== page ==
The car business has a language of its own and always has. For instance, a customer on the lot is an “up”, a “beater” or “sled” is a trade-in that is in rough condition.
A “3rd baseman” is someone who accompanies a car buyer to assist him or her, and a “lay down” is a customer who says yes to everything. The most common phrase in the car business is “upside down” which is simply a term for those who owe more on their car than its true value. Most dealers use the nicer term of negative equity.
Being “Upside Down”
So, what do you do you do if you find yourself in this position? There are a number of remedies, but some of them are not in your best interest.
Step one is to know the true amount of the negative equity. People who listen to my radio show know that trying to find a real value on a used car online is an exercise in futility. The amounts online will swing wildly and odds are great that none of the numbers are correct. You need to get a cash offer from a dealer. A car’s true worth is what someone is willing to write a check for. Remember, KBB and the others do not write checks.
I tell the story on-air about a lady ten years or so ago who wound up $32,000 upside down by trading way too often. That is the worst case I have ever seen, but people being $5000 upside down is pretty common. With good credit, that much negative equity can be rolled from the current loan to a new loan, but proceed with caution. Be sure that you love the car you are buying, because you are going to be stuck in it for a good long while. Every time you trade an “upside down” car, the worse the negative equity gets.
Dealing with Negative Equity
If at all possible, make up the difference in the negative equity in cash, that way you are not rolling money from your old car into a new loan, and then paying interest on that money. A person who is upside down by $5000 will be paying an extra $100 per month more for the same car on a typical 60-month loan, than someone who is even in his or her car.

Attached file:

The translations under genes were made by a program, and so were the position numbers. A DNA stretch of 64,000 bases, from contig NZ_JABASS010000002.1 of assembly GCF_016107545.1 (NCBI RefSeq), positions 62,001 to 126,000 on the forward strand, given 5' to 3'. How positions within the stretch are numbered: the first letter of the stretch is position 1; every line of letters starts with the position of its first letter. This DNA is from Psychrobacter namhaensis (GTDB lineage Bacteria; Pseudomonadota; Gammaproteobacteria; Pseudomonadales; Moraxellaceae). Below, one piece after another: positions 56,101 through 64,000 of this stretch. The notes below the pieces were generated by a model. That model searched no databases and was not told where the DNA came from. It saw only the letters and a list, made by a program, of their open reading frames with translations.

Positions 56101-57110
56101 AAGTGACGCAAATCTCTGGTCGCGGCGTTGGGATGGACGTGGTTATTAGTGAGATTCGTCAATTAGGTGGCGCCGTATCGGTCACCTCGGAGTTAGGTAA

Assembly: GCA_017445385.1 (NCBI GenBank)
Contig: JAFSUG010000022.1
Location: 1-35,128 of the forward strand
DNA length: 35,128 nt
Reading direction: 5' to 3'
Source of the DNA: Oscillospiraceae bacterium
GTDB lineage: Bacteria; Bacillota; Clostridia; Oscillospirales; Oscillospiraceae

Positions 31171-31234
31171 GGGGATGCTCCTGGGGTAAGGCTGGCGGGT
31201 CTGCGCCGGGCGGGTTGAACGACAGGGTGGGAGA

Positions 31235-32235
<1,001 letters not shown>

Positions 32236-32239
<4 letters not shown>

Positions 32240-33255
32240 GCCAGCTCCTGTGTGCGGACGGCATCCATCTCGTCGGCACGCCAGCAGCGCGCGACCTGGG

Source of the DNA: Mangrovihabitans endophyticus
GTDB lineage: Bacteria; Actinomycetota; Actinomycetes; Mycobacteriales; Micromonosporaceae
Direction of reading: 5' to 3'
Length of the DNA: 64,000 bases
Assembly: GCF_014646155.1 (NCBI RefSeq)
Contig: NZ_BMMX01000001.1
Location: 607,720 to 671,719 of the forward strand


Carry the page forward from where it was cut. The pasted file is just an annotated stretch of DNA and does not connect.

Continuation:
Keep in mind too, that often when you roll negative equity from one loan to another, it can raise your interest rate. The more you borrow on a car, the higher the lender’s risk, thus the higher interest rate.
Factory rebates can be a lot of help in absorbing negative equity. If you find yourself upside down, do your research to see which vehicles have the best factory rebates and try to find a vehicle that you can love for the next five years.
If you want to trade just because you have new car fever, and you have a hefty amount of negative equity, resist buying for now. With every payment you make on your existing car, more money goes to principal and less to interest, so these situations can change quickly. While you are waiting to get even, if you can send in $50 to $100 or more extra with every payment, you will be shocked how fast a payoff will drop.
Last, if you do roll negative equity from one loan to the next, be sure to buy GAP insurance in case the vehicle is totaled or stolen and not recovered. GAP insurance picks up the deficit amount since your insurance company is only going to pay fair market value. I have seen people have to continue to make payments on a car they no longer have for two years.
The way to avoid negative equity is to get a good deal upfront on what you are buying, put down 10% or more in cash or trade equity, get the best interest rate possible, and get the shortest loan period you can and be comfortable.
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